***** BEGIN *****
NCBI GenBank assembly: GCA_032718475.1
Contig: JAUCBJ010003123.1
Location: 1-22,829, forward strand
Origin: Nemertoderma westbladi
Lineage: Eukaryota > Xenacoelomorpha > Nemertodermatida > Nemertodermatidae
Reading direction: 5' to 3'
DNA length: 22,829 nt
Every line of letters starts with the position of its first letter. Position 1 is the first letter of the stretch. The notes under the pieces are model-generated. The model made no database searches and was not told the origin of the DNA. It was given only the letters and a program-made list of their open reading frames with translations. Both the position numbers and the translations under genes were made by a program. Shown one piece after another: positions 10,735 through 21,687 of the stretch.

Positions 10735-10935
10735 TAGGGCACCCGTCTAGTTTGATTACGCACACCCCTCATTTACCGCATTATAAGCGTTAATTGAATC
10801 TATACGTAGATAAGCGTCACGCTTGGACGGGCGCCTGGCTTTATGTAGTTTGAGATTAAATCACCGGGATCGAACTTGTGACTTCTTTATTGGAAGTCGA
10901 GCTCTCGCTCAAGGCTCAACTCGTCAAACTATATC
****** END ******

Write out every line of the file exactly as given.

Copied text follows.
NCBI GenBank assembly: GCA_032718475.1
Contig: JAUCBJ010003123.1
Location: 1-22,829, forward strand
Origin: Nemertoderma westbladi
Lineage: Eukaryota > Xenacoelomorpha > Nemertodermatida > Nemertodermatidae
Reading direction: 5' to 3'
DNA length: 22,829 nt
Every line of letters starts with the position of its first letter. Position 1 is the first letter of the stretch. The notes under the pieces are model-generated. The model made no database searches and was not told the origin of the DNA. It was given only the letters and a program-made list of their open reading frames with translations. Both the position numbers and the translations under genes were made by a program. Shown one piece after another: positions 10,735 through 21,687 of the stretch.

Positions 10735-10935
10735 TAGGGCACCCGTCTAGTTTGATTACGCACACCCCTCATTTACCGCATTATAAGCGTTAATTGAATC
10801 TATACGTAGATAAGCGTCACGCTTGGACGGGCGCCTGGCTTTATGTAGTTTGAGATTAAATCACCGGGATCGAACTTGTGACTTCTTTATTGGAAGTCGA
10901 GCTCTCGCTCAAGGCTCAACTCGTCAAACTATATC